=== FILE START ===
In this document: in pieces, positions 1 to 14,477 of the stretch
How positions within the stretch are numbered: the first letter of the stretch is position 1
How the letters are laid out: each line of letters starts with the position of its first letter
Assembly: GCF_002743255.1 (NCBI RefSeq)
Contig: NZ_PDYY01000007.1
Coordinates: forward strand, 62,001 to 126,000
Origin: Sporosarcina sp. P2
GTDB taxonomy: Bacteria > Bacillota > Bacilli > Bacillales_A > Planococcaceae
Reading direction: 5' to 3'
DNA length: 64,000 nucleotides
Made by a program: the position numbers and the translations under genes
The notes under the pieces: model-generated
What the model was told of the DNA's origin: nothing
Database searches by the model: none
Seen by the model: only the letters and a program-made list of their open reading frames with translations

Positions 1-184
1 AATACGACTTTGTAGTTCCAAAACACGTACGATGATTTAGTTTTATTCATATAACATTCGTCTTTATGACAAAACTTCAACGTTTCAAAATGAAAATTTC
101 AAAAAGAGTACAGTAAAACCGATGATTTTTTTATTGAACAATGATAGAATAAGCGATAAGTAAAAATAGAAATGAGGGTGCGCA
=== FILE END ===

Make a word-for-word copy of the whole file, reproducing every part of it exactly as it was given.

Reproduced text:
In this document: in pieces, positions 1 to 14,477 of the stretch
How positions within the stretch are numbered: the first letter of the stretch is position 1
How the letters are laid out: each line of letters starts with the position of its first letter
Assembly: GCF_002743255.1 (NCBI RefSeq)
Contig: NZ_PDYY01000007.1
Coordinates: forward strand, 62,001 to 126,000
Origin: Sporosarcina sp. P2
GTDB taxonomy: Bacteria > Bacillota > Bacilli > Bacillales_A > Planococcaceae
Reading direction: 5' to 3'
DNA length: 64,000 nucleotides
Made by a program: the position numbers and the translations under genes
The notes under the pieces: model-generated
What the model was told of the DNA's origin: nothing
Database searches by the model: none
Seen by the model: only the letters and a program-made list of their open reading frames with translations

Positions 1-184
1 AATACGACTTTGTAGTTCCAAAACACGTACGATGATTTAGTTTTATTCATATAACATTCGTCTTTATGACAAAACTTCAACGTTTCAAAATGAAAATTTC
101 AAAAAGAGTACAGTAAAACCGATGATTTTTTTATTGAACAATGATAGAATAAGCGATAAGTAAAAATAGAAATGAGGGTGCGCA